Interactive Map of Caprivi, Linyanti, Kwando, Selinda, Savute Marsh, Chobe
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Chobe River and Eastern Caprivi
The Caprivi Strip is a long panhandle enclosed by permanent water and stretching eastwards from the Kavango River to and along the Zambezi ending at the border junction of Namibia, Botswana, Zimbabwe and Zambia called Kazungula, the place where four countries meet.
This lush savannah area is bounded by the Kwando, Linyanti and Chobe River system on the southern border with Botswana. From a wildlife and African travel point of view, it is the Chobe River boundary which is most renowned for the amazing wildlife experiences it delivers. Wildlife in the Caprivi has not yet recovered from years of poaching and the destructive bushwar of the 70's and 80's, but its superb conservation areas may in the future rival Etosha. Almost 70% of the bird species found in Namibia have been recorded in the Caprivi. The Chobe River system delivers a great diversity of these as well.
A major attraction to this part of the Caprivi is its elephant population, which migrates freely across the Chobe River from Chobe National Park in neighboring Botswana. The Chobe elephants comprise part of what is probably the largest surviving continuous elephant population remaining on this planet. This elephant population covers most of northern Botswana, the Caprivi region of Namibia, the Zambezi region of Zambia and the northwestern region of Zimbabwe. The combined elephant population is currently estimated at around 120,000. This elephant population has built up steadily from a few thousand since the early 1900's and has escaped the massive illegal decimation that affected other populations in the 1970's and 1980's. The Chobe elephant are migratory, making seasonal movements of up to 200 kilometres from the Chobe, Zambezi and Linyanti rivers, where they concentrate in the dry season, to the pans in the southeast of the Chobe National Park, to which they disperse in the rains.
Mudumu National Park
This expansive Park, proclaimed in 1990, covers 850km² and is located on the eastern side of the Caprivi Strip. Its lifeline is the Kwando River, which flows along the western border of the Park. Along the river there are extensive floodplains, floating papyrus swamps and lush riverine forest. Away from the river one finds mixed mopane and teak woodlands, open grasslands and typical African savannah.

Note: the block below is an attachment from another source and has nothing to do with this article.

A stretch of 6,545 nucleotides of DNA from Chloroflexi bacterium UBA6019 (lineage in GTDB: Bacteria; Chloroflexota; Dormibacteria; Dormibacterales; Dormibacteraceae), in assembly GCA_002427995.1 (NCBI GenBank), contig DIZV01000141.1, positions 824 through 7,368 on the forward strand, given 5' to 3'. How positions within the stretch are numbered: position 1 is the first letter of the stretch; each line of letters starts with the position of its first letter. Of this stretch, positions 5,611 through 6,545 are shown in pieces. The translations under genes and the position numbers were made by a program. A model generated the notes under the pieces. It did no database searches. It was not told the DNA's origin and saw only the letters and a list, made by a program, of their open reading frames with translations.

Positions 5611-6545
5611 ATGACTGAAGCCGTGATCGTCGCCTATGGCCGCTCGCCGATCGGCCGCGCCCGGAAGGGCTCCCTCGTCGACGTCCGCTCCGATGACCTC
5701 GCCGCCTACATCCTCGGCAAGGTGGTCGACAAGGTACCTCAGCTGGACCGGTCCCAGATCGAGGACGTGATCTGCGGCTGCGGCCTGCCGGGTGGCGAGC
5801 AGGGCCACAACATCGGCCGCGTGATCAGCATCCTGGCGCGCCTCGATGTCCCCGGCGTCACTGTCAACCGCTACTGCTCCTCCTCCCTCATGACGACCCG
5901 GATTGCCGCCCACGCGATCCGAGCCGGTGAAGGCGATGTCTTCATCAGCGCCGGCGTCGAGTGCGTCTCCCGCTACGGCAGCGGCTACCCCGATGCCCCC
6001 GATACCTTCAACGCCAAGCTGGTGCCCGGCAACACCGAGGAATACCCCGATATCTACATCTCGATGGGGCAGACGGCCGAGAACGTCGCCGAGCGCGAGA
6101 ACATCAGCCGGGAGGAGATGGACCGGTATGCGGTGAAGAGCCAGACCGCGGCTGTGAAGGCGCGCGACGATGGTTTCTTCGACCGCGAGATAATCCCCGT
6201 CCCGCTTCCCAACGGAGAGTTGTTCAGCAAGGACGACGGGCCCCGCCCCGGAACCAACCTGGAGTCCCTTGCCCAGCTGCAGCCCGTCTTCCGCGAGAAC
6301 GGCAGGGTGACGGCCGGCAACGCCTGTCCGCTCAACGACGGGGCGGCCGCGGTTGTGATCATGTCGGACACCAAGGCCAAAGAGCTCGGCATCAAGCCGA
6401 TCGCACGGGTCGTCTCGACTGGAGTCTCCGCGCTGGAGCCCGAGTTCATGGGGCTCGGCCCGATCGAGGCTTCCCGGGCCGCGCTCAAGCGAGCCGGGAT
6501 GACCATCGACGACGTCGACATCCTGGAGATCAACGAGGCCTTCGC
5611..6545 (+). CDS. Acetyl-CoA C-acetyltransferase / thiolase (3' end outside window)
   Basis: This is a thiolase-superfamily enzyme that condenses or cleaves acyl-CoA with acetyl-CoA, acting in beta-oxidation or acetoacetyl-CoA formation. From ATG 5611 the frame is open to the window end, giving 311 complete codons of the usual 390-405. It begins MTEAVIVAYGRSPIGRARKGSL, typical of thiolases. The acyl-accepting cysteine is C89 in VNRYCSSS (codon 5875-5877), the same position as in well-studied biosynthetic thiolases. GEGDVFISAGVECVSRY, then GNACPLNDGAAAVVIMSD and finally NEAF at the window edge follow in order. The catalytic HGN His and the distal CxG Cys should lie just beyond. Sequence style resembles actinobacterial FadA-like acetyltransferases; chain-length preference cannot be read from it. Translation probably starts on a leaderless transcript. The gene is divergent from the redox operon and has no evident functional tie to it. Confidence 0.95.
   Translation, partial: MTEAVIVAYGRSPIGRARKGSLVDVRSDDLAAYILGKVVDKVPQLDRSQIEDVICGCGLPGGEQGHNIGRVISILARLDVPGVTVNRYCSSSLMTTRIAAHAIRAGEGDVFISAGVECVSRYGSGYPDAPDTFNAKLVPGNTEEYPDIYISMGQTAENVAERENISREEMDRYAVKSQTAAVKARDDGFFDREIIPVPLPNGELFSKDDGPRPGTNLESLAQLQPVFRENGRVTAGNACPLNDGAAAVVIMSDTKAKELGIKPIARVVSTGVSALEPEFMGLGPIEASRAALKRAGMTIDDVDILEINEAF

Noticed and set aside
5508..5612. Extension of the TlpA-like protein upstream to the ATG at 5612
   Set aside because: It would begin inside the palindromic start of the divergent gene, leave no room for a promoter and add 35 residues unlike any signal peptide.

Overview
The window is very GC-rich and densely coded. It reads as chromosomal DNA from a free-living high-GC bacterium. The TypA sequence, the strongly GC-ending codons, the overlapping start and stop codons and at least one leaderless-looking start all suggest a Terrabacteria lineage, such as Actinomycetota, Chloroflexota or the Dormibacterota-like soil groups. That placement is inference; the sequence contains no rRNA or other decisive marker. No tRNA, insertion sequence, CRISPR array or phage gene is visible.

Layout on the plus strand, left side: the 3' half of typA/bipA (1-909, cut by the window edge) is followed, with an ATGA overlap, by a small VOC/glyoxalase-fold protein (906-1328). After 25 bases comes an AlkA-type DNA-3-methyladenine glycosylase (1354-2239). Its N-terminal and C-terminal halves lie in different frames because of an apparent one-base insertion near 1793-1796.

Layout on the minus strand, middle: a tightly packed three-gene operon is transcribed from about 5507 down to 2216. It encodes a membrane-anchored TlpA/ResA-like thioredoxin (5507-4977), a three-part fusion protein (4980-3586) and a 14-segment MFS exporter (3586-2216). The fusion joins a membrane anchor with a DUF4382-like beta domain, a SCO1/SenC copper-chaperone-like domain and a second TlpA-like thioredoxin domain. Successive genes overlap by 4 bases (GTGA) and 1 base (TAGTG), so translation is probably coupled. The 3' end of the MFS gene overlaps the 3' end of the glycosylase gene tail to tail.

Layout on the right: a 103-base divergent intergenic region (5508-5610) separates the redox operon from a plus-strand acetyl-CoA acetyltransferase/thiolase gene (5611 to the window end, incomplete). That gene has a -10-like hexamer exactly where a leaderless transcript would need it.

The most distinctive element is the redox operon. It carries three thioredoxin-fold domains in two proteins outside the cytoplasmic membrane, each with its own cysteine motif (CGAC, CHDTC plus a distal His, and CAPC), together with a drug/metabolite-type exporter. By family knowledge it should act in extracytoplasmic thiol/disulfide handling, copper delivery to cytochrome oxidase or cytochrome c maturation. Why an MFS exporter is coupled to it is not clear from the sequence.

Mudumu is known for its buffalo population, roan and sable antelope, red lechwe and the water-dependent sitatunga together with large elephant herds. General mammal diversity is good including lion, hippo, impala, Burchell’s zebra, greater kudu and common waterbuck, reedbuck and bushbuck. The waterways here are home to spotted-necked otter, ferocious tigerfish, and several large Nile crocodile.
The birdlife here is a big attraction – Coppery-tailed Coucal, Slaty Egret, Greater Swamp Warbler, Swamp Boubou and Brown Firefinch are some of the resident species. In summer, numbers are boosted by the tremendous amount of migratory species including flocks of colourful Southern Carmine Bee-eater, Copper Sunbird, Pennant-winged Nightjar and Broad-tailed Paradise-Whydah.
Linyanti Wildlife Reserve
The 125,000-hectare (308,000-acre) private Linyanti Concession bordering Chobe National Park's western boundary is an enormous, wildlife-rich area, which creates an unrivalled atmosphere of remoteness and space.
There are three main features of the Linyanti Concession: the Linyanti River, the woodlands of the interior and the well-known Savuti Channel, famous as a sporadic and unusual watercourse. The Channel last flowed in 1980 (but has again begun to show signs that the flow is returning) ;today it is mostly an open grassland and home to a wide variety of animals.
These three features together with the floodplains, woodlands, grasslands, palm islands and scrub vegetation of the area harbour one of the densest dry season concentrations of elephant in Botswana - at times the Linyanti must have several thousand elephants roaming around. This phenomenon is one of the main attractions for travelers to northern Botswana, but the area is also important in holding good numbers of predators, providing an integral stronghold for species like the critically endangered wild dog, as well as lion, cheetah and spotted hyena. The roan antelope found in the area can provide an equal thrill however, as can the high concentration of birds of prey, seasonal zebra congregations and the cathedral-like woodland of mature mopane trees.
Aside from roan, other plains game includes red lechwe, Burchell's zebra, blue wildebeest, impala, common waterbuck, sable, eland, southern giraffe, chacma baboon, vervet monkey, warthog, hippo and Cape buffalo. Nocturnal species often seen are lesser bushbaby, spring hare, aardwolf, serval, large spotted genet and if you are extremely lucky, the elusive pangolin.
Birding is outstanding here, ranging from the Okavango specials, such as Slaty Egret, Hartlaub's Babbler, African Skimmer, Allen's Gallinule and Wattled Crane, to the drier mopane woodland species like Racket-tailed Roller, Bradfield's Hornbill, White-breasted Cuckoo-shrike, Bennett's Woodpecker, Swallow-tailed Bee-eater and Arnott's Chat. This area is also excellent for Kori Bustard, Ostrich, Secretarybird, and Ground Hornbill with Southern Carmine Bee-eaters in summer. The Savuti Channel is famous as an area with a high concentration of eagles and raptors and this area is internationally recognised as an IBA (Important Bird Area), particularly for birds of prey like Dickinson's Kestrel and waterbirds. There are also various owl species to be seen here such as Verreaux's (Giant) Eagle-Owl and African Scops-Owl.
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